I often feel that the first chapter is the most important chapter in the Gita, while many people skip it and start with the second chapter because they think it is only an introduction. In my book entitled The Philosophy of the Bhagavadgita, six chapters are devoted to explaining the first chapter. No one else has written so much on the first chapter. A book reviewer in Bhavan’s Journal said it is the best commentary he has ever read. Anyway, the point is that to understand where we stand now is more important than to focus on what we would expect to happen afterwards. Forgetting the present predicament is to become feeble in our feet when we try to ascend further and further; and every step that we take in spiritual life should be a firm step. It does not matter if we take only one step, but it should be a firm step. Suppose we hurriedly take steps – there is the possibility that afterwards we may have to retrace our steps. That should not be done. Even if years are needed to take these steps, it does not matter if even the little that we have achieved is a firm and solid achievement.
When the spiritual seeker passes some years of self-abnegation, a determined spirit arises: “I have risen above all the desires of the world. I have enough of all things. I am now here to fight the battle of life, to transcend the world, to face it, to overcome it, and then go beyond it.” The Pandavas facing the Kauravas is like a spiritual seeker facing the whole world. The objective sentiments are represented by the Kauravas, and the subjective sentiments are represented by the Pandavas. It is difficult for the subject to face the object entirely on the assumption that it is an alien element that is outside, because the world is not an alien element. The blood of the subject flows through the very fibre of the objective world. The individual is a content of the world and, therefore, all the realities of the world will also be seen in the realities of the physical personality. There is nothing in us which is not in the outside world. We will realise later on that when we fight this battle of life and want to overcome the temptations and the errors of perception in the world, we are actually heading towards a battle against our own self. We will discover that the forces that we have to face and overcome in the form of an assumed externality of the world are actually in us, because all the faces of reality, positive and negative, that one tries to visualise in the outside world are in a miniature form in our personality.
The three gunas of prakriti – sattva, rajas and tamas – constitute everything in the world, and they also constitute our physical personality. Even our minds are conditioned by these three gunas only. Therefore, any kind of envisagement by the subjective consciousness in respect of the outside world would have to take into consideration the fact that the envisager is constituted of the very same elements that constitute the objective world, in the same way as the blood that was in the Pandavas was also in the Kauravas. And so we feel a sense of fright, a sense of diffidence.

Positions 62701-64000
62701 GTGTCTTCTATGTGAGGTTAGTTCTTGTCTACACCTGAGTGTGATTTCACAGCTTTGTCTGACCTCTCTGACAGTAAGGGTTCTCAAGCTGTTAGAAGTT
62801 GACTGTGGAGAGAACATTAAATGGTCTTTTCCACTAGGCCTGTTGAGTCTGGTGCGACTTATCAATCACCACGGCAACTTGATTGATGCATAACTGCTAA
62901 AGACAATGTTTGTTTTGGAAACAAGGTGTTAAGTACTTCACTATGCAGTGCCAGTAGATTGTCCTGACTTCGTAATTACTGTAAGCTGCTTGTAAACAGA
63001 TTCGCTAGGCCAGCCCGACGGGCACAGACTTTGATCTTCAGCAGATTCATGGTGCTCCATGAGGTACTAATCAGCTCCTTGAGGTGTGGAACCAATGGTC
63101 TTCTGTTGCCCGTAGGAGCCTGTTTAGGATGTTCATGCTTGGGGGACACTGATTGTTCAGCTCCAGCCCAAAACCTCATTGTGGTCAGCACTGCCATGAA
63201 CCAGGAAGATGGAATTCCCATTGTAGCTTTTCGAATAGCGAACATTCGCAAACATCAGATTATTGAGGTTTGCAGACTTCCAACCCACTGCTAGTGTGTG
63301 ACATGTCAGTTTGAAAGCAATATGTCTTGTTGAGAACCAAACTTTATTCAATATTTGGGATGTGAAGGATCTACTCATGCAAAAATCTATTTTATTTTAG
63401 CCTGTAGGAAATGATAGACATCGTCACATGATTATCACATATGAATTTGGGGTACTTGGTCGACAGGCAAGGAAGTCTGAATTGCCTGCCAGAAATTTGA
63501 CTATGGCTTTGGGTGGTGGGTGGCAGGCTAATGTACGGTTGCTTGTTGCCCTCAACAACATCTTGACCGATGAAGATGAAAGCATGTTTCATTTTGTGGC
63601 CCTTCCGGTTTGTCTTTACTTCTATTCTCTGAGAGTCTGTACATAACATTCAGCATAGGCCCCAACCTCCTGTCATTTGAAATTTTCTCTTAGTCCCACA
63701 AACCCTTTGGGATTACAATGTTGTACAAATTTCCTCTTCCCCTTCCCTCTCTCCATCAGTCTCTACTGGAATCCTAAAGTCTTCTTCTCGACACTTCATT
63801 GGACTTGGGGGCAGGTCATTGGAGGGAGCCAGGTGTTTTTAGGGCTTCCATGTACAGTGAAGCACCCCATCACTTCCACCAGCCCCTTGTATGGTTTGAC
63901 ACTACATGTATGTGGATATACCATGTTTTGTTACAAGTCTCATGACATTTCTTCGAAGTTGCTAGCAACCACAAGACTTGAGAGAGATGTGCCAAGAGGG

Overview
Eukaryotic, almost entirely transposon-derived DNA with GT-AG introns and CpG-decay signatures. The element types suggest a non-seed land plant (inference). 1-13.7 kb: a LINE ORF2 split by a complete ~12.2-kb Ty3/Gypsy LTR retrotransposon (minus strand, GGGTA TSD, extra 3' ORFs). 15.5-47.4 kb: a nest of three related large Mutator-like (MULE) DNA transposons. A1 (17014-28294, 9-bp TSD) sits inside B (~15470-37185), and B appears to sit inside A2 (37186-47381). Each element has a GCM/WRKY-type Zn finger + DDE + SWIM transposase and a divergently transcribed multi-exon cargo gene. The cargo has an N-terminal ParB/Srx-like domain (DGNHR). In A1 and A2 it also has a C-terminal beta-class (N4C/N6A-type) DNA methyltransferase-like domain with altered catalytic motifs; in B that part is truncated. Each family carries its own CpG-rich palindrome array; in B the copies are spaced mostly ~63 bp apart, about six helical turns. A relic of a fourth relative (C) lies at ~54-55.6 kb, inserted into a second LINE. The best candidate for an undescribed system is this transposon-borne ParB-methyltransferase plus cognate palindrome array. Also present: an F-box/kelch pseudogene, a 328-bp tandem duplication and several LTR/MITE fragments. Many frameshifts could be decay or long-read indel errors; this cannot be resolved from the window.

Spiritual seekers who are honest in their pursuit will begin to feel a sense of internal fear and tremor after years of spiritual practice, due to various questions that will arise which did not arise earlier because they had a wrong notion that the things they have to fight against are totally outside. The experience in spiritual meditation, living with Gurus, doing austerities in ashrams, etc., will slowly bring out the facts of the inner components of nature, and after years of living a monastic life or a spiritual life under a Guru, a fright of an unknown nature will take possession of the individual.
Questions arose in the mind of Arjuna: “Is it proper to stand against the very same constituents that are also the constituents of my personality? That is to say, can I fight against my own relatives? Is it ethically sanctioned?” In a family, if one member attacks another member, is it a permissible, ethical attribute? The Kuru family was large enough to include all the Kauravas and all the Pandavas. Now in this attitude of military onslaught, it appears as if a large family is fighting against itself, like a house divided against itself. Is this ethically permissible and of any practical utility at all? It looks like patricide, homicide, and any kind of ‘cide’, which is condemned in ethical courts.